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I'm not an expert and am learning myself so ... But I'm just wondering why the need , if you have Native, to include the Helix floor at all except in the case that you want the use of expression pedals (wah, etc.) - which, if I understand correctly, will be included in the dry signal and can't be edited out later if so desired.  On the flip side, you can't use expression pedals with native if you wanted either (not to my knowledge anyway).   When recording, I just plug my guitar straight into my daw ... wait ... I think I just answered my own question.  The Helix floor may be your only daw option.  If so, If I were you I'd save up and get a separate daw for the desktop or even a portable one for on the road.  I like my Steinberg UR 28M for desktop, wasn't too much and even included Cubase elements, footprint is much smaller and cabling is way less messy.  Basically my Helix floor is now for live play only except for when I need wah or expression pedal on a recording.

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Just now, JLondon said:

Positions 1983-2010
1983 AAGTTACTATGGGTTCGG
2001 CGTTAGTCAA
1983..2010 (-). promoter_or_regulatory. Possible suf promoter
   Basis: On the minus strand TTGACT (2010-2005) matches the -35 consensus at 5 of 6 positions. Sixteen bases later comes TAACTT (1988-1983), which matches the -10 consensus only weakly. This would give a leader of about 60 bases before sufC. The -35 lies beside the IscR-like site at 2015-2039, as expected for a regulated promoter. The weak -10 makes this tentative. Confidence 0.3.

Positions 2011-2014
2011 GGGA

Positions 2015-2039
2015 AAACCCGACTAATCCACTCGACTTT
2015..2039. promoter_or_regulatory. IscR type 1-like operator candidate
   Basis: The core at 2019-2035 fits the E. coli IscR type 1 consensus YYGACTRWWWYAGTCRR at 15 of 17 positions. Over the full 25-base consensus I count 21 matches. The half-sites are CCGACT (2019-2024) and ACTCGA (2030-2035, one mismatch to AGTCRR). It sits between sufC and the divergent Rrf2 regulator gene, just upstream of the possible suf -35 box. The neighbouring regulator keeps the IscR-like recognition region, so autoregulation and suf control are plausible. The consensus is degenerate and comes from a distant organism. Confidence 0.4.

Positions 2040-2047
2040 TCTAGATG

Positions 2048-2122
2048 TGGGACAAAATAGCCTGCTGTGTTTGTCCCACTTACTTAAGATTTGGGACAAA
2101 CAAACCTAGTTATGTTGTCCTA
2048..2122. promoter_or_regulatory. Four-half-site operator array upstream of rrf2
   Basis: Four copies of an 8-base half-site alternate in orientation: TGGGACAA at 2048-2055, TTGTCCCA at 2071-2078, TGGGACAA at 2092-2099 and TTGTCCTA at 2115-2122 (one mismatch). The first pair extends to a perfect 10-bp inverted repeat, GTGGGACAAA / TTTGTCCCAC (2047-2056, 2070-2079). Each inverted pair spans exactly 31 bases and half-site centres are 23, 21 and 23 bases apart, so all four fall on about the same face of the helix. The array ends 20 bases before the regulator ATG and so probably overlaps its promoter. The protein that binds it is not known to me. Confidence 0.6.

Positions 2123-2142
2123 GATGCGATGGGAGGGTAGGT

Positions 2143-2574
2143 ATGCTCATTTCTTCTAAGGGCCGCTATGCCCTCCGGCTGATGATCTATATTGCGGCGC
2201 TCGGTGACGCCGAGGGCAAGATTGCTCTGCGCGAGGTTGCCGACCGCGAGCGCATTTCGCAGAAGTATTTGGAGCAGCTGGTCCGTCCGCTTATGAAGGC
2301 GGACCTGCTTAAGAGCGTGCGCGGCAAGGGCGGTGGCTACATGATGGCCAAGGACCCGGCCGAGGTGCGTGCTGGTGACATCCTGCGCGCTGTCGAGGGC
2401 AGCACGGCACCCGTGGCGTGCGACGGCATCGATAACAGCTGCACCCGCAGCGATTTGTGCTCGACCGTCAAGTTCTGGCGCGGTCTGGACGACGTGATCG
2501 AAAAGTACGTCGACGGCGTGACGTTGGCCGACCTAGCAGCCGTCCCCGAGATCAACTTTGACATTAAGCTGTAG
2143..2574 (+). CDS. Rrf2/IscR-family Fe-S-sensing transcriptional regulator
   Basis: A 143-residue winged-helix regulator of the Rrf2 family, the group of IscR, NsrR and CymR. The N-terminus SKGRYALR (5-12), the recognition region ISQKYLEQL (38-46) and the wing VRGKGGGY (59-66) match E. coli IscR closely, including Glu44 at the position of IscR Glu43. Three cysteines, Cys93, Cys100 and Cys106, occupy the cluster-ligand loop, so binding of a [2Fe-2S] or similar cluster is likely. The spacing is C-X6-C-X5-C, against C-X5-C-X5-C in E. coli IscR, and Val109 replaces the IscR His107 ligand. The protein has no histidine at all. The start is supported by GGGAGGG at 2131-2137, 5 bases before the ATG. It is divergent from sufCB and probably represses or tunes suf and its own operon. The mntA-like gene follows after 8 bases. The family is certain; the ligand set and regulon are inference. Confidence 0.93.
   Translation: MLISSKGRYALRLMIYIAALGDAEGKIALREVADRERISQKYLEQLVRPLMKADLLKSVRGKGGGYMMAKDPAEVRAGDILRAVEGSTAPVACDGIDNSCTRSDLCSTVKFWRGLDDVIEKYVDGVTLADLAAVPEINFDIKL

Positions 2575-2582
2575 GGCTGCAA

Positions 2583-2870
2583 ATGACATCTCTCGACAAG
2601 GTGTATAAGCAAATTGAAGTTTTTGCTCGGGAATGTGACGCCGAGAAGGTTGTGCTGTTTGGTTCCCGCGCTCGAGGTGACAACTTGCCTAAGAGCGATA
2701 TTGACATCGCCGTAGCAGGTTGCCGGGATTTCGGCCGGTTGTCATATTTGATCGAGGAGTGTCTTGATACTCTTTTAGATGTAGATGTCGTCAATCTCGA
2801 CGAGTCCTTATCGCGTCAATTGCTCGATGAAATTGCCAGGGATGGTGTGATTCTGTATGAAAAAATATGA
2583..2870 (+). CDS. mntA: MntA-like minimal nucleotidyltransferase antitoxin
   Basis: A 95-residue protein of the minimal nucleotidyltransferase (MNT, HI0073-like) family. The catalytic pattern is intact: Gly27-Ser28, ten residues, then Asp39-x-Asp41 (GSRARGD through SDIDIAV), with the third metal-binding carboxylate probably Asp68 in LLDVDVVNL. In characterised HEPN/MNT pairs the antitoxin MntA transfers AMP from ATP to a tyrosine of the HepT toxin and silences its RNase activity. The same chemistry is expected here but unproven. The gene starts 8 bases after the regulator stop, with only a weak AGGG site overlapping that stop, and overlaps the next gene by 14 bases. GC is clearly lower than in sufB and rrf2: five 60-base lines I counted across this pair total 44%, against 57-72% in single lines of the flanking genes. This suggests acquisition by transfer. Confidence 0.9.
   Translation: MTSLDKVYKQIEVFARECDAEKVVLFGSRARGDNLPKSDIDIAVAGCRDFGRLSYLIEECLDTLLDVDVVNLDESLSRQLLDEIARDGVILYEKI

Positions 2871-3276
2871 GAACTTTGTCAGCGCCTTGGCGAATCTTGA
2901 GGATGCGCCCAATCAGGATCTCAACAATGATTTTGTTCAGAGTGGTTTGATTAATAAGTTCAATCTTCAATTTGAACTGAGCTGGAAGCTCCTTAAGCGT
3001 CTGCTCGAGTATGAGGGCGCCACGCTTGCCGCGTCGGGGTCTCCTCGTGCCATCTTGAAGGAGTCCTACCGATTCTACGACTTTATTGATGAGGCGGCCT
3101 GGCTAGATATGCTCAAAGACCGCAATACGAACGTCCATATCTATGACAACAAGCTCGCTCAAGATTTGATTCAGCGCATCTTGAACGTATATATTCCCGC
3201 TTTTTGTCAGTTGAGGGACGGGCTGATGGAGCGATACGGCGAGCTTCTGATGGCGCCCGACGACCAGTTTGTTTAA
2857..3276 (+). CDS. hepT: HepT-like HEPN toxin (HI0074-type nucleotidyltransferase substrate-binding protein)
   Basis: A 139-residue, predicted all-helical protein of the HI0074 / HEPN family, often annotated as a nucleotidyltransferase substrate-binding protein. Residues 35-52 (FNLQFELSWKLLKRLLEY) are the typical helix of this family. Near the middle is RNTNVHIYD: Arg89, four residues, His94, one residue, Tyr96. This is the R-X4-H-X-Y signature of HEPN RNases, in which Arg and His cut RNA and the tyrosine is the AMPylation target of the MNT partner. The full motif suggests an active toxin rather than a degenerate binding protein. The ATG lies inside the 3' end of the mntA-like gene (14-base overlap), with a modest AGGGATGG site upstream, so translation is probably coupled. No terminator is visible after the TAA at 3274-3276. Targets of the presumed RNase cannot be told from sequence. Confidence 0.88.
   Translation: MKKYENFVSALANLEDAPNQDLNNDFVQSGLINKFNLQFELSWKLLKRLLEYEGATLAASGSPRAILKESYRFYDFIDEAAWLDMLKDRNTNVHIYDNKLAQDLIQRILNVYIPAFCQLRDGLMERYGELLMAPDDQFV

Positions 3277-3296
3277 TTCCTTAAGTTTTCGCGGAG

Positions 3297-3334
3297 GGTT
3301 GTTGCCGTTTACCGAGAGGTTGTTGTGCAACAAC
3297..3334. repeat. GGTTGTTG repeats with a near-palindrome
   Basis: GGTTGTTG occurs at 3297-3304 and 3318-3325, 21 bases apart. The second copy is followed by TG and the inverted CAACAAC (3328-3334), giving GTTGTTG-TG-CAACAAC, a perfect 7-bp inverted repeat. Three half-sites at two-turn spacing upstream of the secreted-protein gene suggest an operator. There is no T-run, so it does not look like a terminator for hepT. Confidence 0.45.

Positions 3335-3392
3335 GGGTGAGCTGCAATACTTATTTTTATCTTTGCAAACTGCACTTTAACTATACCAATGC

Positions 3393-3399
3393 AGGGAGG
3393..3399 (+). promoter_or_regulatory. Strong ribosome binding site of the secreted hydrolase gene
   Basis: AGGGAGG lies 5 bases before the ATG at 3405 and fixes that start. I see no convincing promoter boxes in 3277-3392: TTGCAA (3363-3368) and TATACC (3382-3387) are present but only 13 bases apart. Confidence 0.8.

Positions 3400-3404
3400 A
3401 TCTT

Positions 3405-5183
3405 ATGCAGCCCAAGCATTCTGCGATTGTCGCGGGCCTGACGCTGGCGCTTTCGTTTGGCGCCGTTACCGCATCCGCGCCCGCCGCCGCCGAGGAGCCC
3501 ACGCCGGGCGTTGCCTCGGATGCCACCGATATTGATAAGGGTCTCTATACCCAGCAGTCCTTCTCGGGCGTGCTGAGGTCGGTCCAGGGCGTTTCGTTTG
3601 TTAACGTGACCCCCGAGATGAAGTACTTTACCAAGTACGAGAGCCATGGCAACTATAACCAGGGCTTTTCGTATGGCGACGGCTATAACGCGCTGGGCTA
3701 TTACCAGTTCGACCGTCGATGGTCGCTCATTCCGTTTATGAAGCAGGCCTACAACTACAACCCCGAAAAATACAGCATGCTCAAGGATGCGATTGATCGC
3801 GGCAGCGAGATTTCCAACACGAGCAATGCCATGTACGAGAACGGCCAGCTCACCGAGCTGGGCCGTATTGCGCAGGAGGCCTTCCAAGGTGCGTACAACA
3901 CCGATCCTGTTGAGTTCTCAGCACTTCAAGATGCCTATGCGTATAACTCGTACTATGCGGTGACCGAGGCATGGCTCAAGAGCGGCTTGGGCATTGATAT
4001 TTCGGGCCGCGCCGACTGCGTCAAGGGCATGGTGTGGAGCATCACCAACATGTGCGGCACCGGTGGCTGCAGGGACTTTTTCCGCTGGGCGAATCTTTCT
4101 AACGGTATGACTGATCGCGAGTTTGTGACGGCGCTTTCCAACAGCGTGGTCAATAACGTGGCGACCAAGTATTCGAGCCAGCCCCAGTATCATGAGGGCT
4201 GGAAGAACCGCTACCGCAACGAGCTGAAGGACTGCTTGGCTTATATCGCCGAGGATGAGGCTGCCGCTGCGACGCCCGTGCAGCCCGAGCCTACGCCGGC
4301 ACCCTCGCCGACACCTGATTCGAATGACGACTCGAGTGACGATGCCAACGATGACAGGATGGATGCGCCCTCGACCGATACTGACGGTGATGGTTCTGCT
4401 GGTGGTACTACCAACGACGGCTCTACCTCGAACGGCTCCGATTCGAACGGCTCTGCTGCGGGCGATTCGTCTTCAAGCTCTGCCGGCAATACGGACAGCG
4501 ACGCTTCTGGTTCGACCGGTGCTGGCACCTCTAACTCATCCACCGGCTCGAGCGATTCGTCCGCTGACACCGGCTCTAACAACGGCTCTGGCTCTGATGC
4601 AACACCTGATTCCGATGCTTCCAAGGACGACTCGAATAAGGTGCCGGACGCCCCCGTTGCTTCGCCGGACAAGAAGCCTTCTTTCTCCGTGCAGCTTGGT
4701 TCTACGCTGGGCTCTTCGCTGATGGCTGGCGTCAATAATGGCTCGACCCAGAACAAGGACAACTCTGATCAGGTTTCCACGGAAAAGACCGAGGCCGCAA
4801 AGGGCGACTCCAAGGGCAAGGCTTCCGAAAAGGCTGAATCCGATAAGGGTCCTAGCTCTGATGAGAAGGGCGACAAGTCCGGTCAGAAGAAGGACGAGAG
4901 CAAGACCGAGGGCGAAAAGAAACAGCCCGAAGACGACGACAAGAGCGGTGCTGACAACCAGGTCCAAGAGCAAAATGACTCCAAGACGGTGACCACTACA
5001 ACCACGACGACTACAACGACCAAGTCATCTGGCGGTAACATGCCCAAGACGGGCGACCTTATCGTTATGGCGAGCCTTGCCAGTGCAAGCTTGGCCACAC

I'm not an expert and am learning myself so ... But I'm just wondering why the need , if you have Native, to include the Helix floor at all except in the case that you want the use of expression pedals (wah, etc.) - which, if I understand correctly, will be included in the dry signal and can't be edited out later if so desired.  On the flip side, you can't use expression pedals with native if you wanted either (not to my knowledge anyway).   When recording, I just plug my guitar straight into my daw ... wait ... I think I just answered my own question.  The Helix floor may be your only daw option.  If so, If I were you I'd save up and get a separate daw for the desktop or even a portable one for on the road.  I like my Steinberg UR 28M for desktop, wasn't too much and even included Cubase elements, footprint is much smaller and cabling is way less messy.  Basically my Helix floor is now for live play only except for when I need wah or expression pedal on a recording.